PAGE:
Recently, a critique partner expressed her concern that one of my characters might be too pretty to be relatable to the average reader. I know this character so well it had never occurred to me that this would be a problem. Her insecurities and faults are so obvious in my head, that when I’d read my critique partner’s note the realization was a face-palm moment.
Without going into too many details, this character is extremely fit and has a good reason for being in shape. That reason works with her background and the story’s plot, and my CP recognized, without me having to say so, that changing this detail wouldn’t help the manuscript.
Instead, my CP offered direction in a super helpful way and the result is a much more rounded character.
So how did we fix the problem?
So many successful young adult books feature characters that don’t feel pretty, but actually are. Twilight is a prime example of a girl who’s convinced she’s plain and yet catches the attention of the most beautiful guy in school (as well as a bunch of other guys.)
Being self-conscious is huge part of growing up. Even one of the most self-assured, beautiful people I know, hides her ears beneath her hair every chance she gets, because she thinks they stick out a little too much. They don’t—she’s gorgeous!
The point I’m trying to make? You don’t have to give your characters a gap between their front teeth or eyes set too far apart just to make them relatable to readers.
Things you can do to make a pretty character relatable:
- Take the thing that makes them beautiful, and make them self-conscious about it.
This proved helpful in my case. By making my character self-conscious about her muscular physique, I was forced to pay more attention to choices she makes. Things like wearing long-sleeve shirts even in summer, and avoiding shorts because no matter what they always look too short next to her muscular thighs says a lot about how she wants to be perceived.
She’s not the kind of girl who’s dying for attention, and it enforces her internal struggle to blend in, even if someone (wink) finds her hard to ignore.
- What outside influences reinforce these emotions?
My friend who is self-conscious about her ears, doesn’t spend every waking moment thinking of new ways to cover her ears, or dreading people seeing them. She’s confident, and more importantly—she’s got other things on her mind besides her looks.
But whenever she’s sees a picture with her ears poking out of her hair, her shoulders slump.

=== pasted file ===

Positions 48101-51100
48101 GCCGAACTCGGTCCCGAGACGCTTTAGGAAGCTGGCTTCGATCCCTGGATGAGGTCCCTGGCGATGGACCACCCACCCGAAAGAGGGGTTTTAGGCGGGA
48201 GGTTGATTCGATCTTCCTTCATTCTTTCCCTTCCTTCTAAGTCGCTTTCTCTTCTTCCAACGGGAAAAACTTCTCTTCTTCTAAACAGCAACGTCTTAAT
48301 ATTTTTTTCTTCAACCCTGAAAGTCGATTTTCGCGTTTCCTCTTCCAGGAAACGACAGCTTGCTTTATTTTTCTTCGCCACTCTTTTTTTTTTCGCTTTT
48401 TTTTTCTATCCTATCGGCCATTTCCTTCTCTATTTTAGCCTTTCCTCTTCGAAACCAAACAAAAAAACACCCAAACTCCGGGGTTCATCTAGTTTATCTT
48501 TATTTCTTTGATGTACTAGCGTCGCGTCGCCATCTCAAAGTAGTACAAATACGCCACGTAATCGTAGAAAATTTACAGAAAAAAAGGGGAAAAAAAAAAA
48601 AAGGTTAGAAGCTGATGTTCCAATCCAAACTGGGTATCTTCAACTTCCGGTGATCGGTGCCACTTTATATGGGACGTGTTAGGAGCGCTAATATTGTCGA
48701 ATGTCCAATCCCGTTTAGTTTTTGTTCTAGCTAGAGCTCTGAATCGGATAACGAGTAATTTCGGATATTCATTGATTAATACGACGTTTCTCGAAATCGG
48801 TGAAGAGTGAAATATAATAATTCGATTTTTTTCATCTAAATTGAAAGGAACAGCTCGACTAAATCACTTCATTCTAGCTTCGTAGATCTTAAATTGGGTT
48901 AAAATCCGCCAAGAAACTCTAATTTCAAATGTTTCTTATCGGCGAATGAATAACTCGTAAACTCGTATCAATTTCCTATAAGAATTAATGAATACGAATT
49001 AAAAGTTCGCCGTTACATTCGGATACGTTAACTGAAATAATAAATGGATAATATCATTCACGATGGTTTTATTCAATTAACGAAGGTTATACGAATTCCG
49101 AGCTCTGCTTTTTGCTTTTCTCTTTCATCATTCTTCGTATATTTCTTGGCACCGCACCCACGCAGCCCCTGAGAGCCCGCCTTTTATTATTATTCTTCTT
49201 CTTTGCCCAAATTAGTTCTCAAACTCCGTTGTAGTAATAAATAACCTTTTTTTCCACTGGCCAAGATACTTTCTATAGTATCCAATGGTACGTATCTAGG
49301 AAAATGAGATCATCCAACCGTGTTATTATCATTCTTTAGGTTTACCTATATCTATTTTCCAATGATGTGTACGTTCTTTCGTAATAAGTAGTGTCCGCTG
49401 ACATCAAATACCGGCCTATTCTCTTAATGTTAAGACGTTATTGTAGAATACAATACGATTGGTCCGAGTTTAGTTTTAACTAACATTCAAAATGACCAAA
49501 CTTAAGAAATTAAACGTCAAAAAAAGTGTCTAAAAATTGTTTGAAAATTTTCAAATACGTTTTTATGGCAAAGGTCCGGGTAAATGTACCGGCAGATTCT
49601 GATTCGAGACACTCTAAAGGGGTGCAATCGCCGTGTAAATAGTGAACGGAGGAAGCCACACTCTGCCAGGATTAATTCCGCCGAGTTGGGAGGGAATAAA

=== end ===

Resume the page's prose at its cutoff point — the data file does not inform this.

Similarly, if my character is rock climbing, and someone exclaims, “Geezes, your arms are beast!” while staring at her deltoids, and grasping the attention of everyone in the vicinity, my character will never wear that tank top again.
These outside influences spark, and even reinforce their insecurities, making them more relatable to readers.
- How are they empowered by this trait?
This one is easier said than done when it comes to a character. My character is strong. Her strength—physically and mentally—keeps her alive. Eventually she comes to understand that.
Characters that are self-conscious about traits like ears that stick out a little bit may get over that insecurity because another character finds that trait adorable.
I generally don’t feel that they ever have to get over those small things. Learning to love yourself is a great lesson, but those small insecurities are what make us human, and in reality some of us never get over the things that make us different.
Still, it doesn’t hurt to consider step 3, on the chance that you could be creating a rounder character in the process.
Keep in mind:
Your goal as a writer isn’t to make an ugly character just because you have to (not that your character can’t be ugly, that’s cool too). It’s about connecting with your reader on an emotional level.
I’d never come out and said my character is gorgeous, but because she’s in shape it could lead someone to believe she is gorgeous and alienated that reader as a result. Take a look at your character and really analyze their faults and insecurities. If they don’t have any, you have a problem.
By taking into consideration how your particular character experiences the things that have happened in the past that makes them the person they are today, and the way they feel as opposed to someone else in the exact same situations, you make them an individual—beauty or beast.